limited action by the public towards health detriments such as poverty and economic inequality is worrying, given the tradition of Canada which advocates for strong promotion on health.  In fact, many government statements and documents include concepts on health detriments.  Yet, most professional activities and discourse on public health remain focused, when programs are delivered to individuals with low incomes identified as the most vulnerable group to face poor health outcomes.  While Canada has a potential to include public health discourse in resolving economic inequality in the creation of poverty and various sources of the prevalent economic inequality, there still exists structural barriers and potential attitudinal to moving in the right directions  (Tesh, 2003: 234-235).

            This paper looks into the current state of public knowledge on economic inequality and levels of poverty within Canada, and their major impacts upon the health of people in Canada in terms of different discourses.  The state of government and public health involvement in resolving these issues is considered through analyzing selected public and governmental health association studies and documents of public health practice.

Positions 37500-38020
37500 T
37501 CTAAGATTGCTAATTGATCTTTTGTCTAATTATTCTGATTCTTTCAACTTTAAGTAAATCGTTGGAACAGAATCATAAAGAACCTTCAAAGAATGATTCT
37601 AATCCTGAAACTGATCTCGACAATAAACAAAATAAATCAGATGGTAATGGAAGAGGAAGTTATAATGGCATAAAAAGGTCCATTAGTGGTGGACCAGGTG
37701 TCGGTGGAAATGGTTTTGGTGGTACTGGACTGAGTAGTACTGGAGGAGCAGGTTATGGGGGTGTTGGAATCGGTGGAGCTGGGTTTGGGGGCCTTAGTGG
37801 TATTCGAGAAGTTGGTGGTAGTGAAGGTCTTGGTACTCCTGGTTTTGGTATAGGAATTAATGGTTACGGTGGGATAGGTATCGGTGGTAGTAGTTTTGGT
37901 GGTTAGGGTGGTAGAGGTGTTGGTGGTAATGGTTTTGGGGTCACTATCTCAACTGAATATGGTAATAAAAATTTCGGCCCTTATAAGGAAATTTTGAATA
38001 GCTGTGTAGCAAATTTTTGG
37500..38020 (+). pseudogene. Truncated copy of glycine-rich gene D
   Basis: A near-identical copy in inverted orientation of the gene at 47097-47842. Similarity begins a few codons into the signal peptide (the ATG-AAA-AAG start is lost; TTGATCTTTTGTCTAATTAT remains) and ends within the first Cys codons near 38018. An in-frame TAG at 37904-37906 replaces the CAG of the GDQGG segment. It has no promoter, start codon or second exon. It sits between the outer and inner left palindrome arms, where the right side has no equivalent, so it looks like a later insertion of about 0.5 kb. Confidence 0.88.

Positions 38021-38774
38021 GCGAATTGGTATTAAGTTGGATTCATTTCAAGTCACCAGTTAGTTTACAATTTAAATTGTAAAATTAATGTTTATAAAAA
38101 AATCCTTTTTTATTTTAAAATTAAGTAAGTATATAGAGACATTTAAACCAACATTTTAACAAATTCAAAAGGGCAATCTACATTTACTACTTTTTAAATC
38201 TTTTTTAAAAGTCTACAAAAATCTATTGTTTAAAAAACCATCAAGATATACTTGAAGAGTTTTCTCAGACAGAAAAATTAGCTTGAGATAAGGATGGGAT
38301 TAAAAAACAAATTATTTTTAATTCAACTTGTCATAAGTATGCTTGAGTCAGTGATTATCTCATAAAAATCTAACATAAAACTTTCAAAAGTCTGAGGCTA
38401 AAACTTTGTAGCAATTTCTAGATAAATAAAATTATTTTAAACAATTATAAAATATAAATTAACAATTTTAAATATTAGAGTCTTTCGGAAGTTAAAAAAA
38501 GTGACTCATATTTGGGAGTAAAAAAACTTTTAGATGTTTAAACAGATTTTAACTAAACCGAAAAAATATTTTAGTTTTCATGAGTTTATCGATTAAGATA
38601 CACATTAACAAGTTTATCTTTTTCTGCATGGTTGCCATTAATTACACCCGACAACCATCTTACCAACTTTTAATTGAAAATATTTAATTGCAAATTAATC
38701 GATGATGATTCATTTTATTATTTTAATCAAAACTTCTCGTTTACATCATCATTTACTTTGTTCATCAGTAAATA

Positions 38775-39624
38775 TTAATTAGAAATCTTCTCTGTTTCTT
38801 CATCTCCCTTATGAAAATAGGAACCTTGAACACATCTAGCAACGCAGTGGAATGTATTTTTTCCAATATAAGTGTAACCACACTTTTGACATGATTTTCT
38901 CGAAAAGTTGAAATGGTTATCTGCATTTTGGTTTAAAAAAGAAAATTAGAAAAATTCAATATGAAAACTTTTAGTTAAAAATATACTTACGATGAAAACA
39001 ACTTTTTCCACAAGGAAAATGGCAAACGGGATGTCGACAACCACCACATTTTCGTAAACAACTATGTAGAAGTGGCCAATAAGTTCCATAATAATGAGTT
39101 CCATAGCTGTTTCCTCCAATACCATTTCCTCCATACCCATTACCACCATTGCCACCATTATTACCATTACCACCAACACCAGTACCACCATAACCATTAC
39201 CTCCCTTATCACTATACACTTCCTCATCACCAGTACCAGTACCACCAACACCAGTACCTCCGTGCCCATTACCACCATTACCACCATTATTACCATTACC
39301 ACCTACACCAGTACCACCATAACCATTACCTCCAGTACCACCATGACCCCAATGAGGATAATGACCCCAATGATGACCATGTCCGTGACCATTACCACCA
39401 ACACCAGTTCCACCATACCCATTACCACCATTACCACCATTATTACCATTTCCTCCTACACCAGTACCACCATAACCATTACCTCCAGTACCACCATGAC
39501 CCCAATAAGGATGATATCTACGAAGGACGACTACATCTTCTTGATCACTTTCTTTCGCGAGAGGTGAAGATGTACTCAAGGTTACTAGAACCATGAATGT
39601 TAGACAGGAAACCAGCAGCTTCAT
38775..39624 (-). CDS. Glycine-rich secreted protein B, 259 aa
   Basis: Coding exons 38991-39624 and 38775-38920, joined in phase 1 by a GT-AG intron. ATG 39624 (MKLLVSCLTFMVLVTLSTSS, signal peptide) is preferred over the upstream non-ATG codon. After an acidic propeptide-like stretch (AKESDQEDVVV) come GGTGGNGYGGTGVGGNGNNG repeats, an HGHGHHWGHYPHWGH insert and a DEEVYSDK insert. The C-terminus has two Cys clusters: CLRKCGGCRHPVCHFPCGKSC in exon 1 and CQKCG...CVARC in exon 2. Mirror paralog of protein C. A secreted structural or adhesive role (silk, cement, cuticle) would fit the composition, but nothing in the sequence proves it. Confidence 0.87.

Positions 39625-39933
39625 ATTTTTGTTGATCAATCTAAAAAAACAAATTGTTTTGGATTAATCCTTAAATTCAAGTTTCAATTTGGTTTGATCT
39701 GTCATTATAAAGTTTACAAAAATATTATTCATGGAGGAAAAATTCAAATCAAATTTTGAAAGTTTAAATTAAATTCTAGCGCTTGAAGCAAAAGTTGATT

Some illustrations are presented showing how health inequalities increase are caused by the way in which public and government health addresses structural issues.  The paper also give an argument suggesting the importance of active government involvement in dealing with economic inequality, through implementation of policies and programs to deal with critical economic inequalities in Canada.

Economic Inequality, Poverty, and Health in Canada

            Much of the available information in Canada relating to poverty and economic inequality is collected and also reported by the Canadian statistics on the ongoing debate (Glyn, 2004: 98).  The conceptual form of analysis focus on the publication of the findings and this is mainly the responsibility of the social development organizations like the Canadian Institute for children, Canadian Social Development, the National Council of Welfare among others.

            The key contribution recently done on the debate on economic inequality was the publication and research of the Growing Gap.  The report highlighted the growing concern on the increase in the inequality gap between the poor and the rich people within Canada.  These findings were reported by the Toronto-based Centre for Social Justice.  Additional contributions are made through publication and development of social measures on social health by both the Canadian Center for Policy Alternatives and Statistics Canada.  The CCPA recently made a publication bringing together work on the poverty and economic inequality, determinants of health, and findings of social health decrease in Canada.  From another approach, journalist Stanford (2006: 56-57) played an important role in the publication of government policy making process and on the creation of poverty and economic inequality policy.